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Handy Pesky Tarian Guide

Writing this blog has made me realise how far I have travelled in just over a year.  The easy option a year ago was to reach for the Camembert, slather it with peanut butter and stick a cucumber stick on top and it felt like I had covered all the main food groups.  Nowadays, I only have to reach for the cat for a quick stroke to realise the importance of good, balanced nutrition.  She is in peak condition, on a diet of croquettes and fresh mice, perfect cat food. I am not so shiny, but feel pretty good.

I promised you a handy guide to where to find good sources of non meat sustenance.   Please remember that we live very deep in rural France. If you are reading this and you live in a big town or city, you are probably rolling your eyes Frenchly and muttering ‘silly woman, you just go to the supermarket’.  Here, everywhere is miles away and also, my village doesn’t even have a shop!

We all love Lidl, don’t we?  My vegetarian friend just did a trip through Germany and was raving about all the veggie delights on offer.  She waved her hands to demonstrate the walls of bounty on offer.  I just looked at her blankly.  France Lidl just doesn’t deliver.  Yes, its fab for all other stuff, like cheap fruit and vegetables, slipper socks and led shower heads, but it doesn’t really do veggie food.

Aldi, on the other hand, is definitely worth a trip.  I am so impressed!  It does a range called Bon et Bio, with not only slabs of tofu, but small herby sausages and burgers and slices, which can be eaten cold in sandwiches, or lightly fried.  It’s all made with tofu, states clearly that its is vegan.  It is not good for those of us who are gluten intolerant (if it says protein de ble, it’s not ok), so please check.  But what a find!  And, Aldi is now adding to this range with Bon & Veg, enriched with vitamin B12 and iron.  I have stocked my freezer with boulettes from this range and burgers.  I have this theory that if veggies load up their trolleys with these products, stock control will notice and produce and supply more – a sort of passive aggressive pesky tarianism!


I am very impressed with Carrefour and would go out of my way to shop there.  If you head to a big version, you should find a truly eye wateringly well stocked Bio section, with a dazzling selection of seitan steaks, tofu thingys, sauces, stuff you simply rip open and cook.

And then, head to the chiller aisles and you will find the same largesse.  It is really quite astonishing!  I think I would go as far as to say that it’s as good as anything we might find in the UK?  The only thing is that there is an absence of sausages as we know them.  There was a ruling recently in France that producers of vegetarian meat substitutes are banned from using words such as steak, bacon or sausage if they are not partly or wholly composed of meat.  MP Jean-Baptiste Moreau said in April this year “It is important to combat false claims. Our products must be designated correctly.” There is a fine of up to 300,000 euros for failure to comply.  If you want to read more on this story, head to this link:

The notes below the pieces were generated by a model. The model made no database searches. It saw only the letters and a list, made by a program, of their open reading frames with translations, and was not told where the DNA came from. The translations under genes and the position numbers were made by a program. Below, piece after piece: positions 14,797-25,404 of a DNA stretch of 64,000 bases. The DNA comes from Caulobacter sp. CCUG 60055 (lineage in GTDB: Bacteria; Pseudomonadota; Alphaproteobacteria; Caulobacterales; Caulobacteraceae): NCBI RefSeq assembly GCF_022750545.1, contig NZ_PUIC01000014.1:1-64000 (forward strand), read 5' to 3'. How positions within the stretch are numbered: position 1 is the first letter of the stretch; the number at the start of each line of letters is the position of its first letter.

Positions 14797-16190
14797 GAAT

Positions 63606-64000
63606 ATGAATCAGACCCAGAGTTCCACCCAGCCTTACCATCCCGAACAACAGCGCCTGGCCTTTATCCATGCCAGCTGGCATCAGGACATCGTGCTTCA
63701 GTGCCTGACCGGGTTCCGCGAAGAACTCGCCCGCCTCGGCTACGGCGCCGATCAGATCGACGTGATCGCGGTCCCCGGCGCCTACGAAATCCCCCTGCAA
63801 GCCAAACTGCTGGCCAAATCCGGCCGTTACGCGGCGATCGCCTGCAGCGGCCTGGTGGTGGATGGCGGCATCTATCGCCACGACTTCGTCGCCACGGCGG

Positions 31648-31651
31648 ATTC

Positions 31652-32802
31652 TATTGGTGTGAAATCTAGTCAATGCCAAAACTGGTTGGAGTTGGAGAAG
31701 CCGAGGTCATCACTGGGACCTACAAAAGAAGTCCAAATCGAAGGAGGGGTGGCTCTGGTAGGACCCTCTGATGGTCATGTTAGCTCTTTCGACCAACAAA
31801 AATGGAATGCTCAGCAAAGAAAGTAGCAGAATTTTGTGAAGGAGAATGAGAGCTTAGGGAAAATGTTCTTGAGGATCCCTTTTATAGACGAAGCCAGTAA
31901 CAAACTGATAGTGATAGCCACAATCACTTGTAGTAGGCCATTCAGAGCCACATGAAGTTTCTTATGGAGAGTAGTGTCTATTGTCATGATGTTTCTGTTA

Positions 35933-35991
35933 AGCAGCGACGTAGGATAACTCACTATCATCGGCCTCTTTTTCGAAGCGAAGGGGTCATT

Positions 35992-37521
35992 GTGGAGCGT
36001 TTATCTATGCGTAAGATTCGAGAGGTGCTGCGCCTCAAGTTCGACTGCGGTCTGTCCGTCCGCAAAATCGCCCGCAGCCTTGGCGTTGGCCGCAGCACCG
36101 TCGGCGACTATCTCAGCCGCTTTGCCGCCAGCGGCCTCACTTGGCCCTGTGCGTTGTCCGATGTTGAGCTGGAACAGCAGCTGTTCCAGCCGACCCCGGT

The best place to load up your Vegetarian virtual trolley is your local Bio shop, which is what we would call a health food shop.  These are brilliant and have anything your heart desires. The shops smell so great too, sort of spicy, incensy and virtuous.


It can all work out quite expensive though and you might want to consider making stuff yourself?  You can start gradually, like this.

How many of us have heard the following urban myth?

‘My friend Petunia had been a vegetarian for twenty years and then one day, she smelt a bacon sandwich from over thirty paces away as she walked past a building site and that was it!   She jumped over the wall, snatched the bacon butty from the builder’s hand and devoured it there andthen and has never looked back!’  The story teller always looks triumphant, as if the next thing they want to add is ‘and it will happen to you!’  Well, some of us are made of sterner stuff, let me tell you, and we simply make our own alternatives.

Alternative 1:  Take a kilner jar and half fill with boiling water, then add a good dollop of ketchup, or tomato puree, a slosh of soy sauce, a shake of smoked paprika, a couple of spoonfuls of sugar or honey, a grind of black pepper and gently stir. Then add thin slices of uncooked tofu from Aldi and place in the kilner jar.  Fasten the lid, give it a gentle shake and when cool, put in the fridge.  Let the tofu steep in this liquid over night.  Then, drain, lay slices on baking parchment, on a tray and gently bake for two hours on a low heat.  Then, butter some bread, layer in some fresh avocado, sliced tomatoes, lettuce…fry your tofu slices in olive oil and add to your sandwich.  Delish!

Alternative 2:  Fry up smoked salmon.  You get the same umami kick as with bacun.  Nom nom

Alternative 3:  Check out this guy

Now, he is amazing! I have three of his cook books. Once sampled, you will be smitten. The only thing I will say is that you are unlikely to have all the ingredients to hand here in France.  I simply order what I need from Amazon, including buying gluten flour.  It all might look a bit daunting, but is well worth persevering with.  I also need to add that you have to wrap the bacon really well in foil and try and get the strongest possible.  I have had a couple of ‘explosions’- its a bit messy, but it hasn’t put me off. Let me know how you get on!

OK, that’s all from me folks.  Next blog will be about great veggie places to eat and you might want to tweet me some places that you have found and would recommend.  Thanks for reading and feel free to tweet me on @peskytarian.